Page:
As noted by PYMNTS.com, the QR code has gotten a lot of attention recently for use as a digital payment, though such attention has been – for now – limited outside of Asia. EMVCo, the global technical body that manages QR Code payment specifications, has introduced the QR Payment Mark, meant to “promote global interoperability across EMV QR Code payments.” The QR Payment Mark will inform consumers that a particular merchant uses a digital payments application. In India, QR Codes have seen great momentum as officials work to move toward a cash-free society. India has launched the BharatQR, a digital payments tool back by Visa, Mastercard, and the National Payments Corporation of India. It has also been reported that the most successful deployments of QR Code-based payments have occurred in China where QR Code transaction have surpassed cash and cards.
Innovation Enterprise, however, writes about how infrequently QR Codes are used, especially here in the States. They note that while most people “would be able to recognize one if they saw it . . . the number of people that have actually used them is small, with even fewer using them with any regularity.”
Our thoughts? The applications of QR Codes can certainly be recognized by many, and the uses and utility are continuing to grow, develop, and emerge. Some argue that the QR Code hasn’t stood out to marketing teams as a ‘must’ in a singular-use case, but the reality is that QR Codes should be part of a marketing plan when there is a clear benefit to connecting online and offline media, and when your target audiences will likely understand how to interact with them (e.g. are you marketing to millennials or senior citizens).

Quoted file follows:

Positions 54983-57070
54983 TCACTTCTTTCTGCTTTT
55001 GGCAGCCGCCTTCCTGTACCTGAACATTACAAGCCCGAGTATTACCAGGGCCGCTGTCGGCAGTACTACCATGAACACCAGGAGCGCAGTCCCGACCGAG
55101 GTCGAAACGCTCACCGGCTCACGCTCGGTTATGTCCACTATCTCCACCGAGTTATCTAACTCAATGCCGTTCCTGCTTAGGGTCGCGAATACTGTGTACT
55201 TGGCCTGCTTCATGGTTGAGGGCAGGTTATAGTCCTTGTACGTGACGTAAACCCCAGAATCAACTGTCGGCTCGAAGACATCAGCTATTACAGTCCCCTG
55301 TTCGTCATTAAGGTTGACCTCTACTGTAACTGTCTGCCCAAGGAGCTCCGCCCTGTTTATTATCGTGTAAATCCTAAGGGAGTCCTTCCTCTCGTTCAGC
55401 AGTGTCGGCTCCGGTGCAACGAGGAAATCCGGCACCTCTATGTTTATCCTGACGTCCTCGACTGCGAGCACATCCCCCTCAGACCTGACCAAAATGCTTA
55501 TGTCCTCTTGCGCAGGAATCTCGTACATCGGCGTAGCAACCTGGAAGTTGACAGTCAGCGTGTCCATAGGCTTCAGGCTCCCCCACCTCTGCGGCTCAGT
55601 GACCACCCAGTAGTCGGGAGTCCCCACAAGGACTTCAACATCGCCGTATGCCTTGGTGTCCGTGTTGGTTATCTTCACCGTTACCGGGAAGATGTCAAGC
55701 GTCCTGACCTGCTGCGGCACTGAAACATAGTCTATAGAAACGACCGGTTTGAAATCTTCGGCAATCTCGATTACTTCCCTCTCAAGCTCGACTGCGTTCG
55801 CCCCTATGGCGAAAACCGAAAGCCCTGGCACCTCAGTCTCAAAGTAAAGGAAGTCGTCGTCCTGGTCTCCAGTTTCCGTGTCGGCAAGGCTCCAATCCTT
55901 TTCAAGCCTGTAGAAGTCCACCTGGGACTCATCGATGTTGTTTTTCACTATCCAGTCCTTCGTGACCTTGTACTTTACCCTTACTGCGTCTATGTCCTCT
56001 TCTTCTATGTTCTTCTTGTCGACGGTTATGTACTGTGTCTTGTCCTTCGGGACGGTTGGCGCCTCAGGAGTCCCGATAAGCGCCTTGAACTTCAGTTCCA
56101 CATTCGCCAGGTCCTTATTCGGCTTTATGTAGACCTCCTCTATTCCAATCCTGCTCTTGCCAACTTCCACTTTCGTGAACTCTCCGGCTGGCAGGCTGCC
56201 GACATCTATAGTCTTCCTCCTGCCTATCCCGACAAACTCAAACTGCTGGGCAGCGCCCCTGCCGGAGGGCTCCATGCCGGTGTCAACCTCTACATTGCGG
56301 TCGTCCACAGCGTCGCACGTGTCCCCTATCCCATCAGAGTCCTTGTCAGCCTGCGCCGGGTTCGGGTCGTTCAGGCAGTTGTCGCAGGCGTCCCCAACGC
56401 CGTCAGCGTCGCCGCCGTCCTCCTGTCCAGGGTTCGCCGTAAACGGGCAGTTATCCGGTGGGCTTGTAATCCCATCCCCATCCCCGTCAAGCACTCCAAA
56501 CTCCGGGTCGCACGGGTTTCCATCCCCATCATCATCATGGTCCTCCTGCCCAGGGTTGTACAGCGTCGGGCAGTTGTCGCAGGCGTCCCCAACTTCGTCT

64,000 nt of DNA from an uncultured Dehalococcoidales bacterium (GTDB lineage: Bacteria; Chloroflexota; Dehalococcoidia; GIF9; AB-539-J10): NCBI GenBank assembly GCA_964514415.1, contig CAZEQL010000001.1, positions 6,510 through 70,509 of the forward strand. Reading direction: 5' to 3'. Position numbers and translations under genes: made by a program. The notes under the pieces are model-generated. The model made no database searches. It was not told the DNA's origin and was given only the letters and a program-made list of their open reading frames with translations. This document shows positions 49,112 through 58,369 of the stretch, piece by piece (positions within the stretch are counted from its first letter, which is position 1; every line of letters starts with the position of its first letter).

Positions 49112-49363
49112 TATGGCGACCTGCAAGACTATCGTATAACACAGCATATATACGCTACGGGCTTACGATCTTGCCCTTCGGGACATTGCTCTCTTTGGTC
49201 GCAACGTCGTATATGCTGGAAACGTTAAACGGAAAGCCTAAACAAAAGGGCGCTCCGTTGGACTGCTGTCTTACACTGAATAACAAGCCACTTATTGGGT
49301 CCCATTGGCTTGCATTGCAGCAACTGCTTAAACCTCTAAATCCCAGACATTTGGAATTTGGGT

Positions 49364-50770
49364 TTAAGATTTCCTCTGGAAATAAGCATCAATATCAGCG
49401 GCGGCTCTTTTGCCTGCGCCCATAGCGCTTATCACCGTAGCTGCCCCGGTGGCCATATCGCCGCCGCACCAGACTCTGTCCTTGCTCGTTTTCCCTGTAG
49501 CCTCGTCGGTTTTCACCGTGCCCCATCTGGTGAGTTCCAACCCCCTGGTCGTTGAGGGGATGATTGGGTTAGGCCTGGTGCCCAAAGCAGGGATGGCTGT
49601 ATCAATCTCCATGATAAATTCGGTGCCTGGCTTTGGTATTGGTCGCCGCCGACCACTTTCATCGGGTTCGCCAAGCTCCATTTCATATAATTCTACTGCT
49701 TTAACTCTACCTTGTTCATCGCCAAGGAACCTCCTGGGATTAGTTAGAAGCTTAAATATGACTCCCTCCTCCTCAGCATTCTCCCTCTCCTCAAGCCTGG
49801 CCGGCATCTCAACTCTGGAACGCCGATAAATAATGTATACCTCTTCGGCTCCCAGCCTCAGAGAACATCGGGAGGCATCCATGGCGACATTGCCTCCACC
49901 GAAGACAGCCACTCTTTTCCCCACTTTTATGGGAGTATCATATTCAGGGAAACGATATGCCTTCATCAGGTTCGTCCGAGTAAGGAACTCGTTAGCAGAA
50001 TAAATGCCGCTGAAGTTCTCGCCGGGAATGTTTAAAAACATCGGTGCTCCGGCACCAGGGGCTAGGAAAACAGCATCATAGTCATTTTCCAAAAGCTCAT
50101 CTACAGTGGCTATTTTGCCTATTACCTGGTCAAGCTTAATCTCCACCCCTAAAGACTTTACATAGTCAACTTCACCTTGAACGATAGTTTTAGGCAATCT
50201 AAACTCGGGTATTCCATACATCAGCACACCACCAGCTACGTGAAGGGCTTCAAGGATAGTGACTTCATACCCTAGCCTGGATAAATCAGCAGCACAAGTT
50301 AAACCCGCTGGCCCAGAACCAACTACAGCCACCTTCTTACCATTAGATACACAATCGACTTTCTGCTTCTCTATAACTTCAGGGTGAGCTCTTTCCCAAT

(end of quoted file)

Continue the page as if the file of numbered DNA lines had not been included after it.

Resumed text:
As more and more marketing initiatives find success – such as SnapChat’s Snapcodes or Starbucks having customers scan codes from cups – businesses and brands will see more of the upside. QR Codes now are providing a one-way transaction, in directing users to information or content, but they are not – yet – collecting information. In an age where marketing is driven by ton of data, this will be the next big piece of the puzzle for QR Codes to explore and develop.
An area where QR codes are appear to be gaining momentum, but that are less publicly visible, are in areas related to industrial use and logistics, such as information access and inventory control. It may not be sexy, but it’s practical and can carry significant benefits to organizations that want to improve efficiency in their operations by merging cloud-based data with their real-world products and processes. Ultimately, regardless of how or where QR codes are being used, their utility ultimately depends on thoughtful implementation. Following established QR Code best practices will improve the chances that they are utilized as intended, while also providing an optimal experience for your users.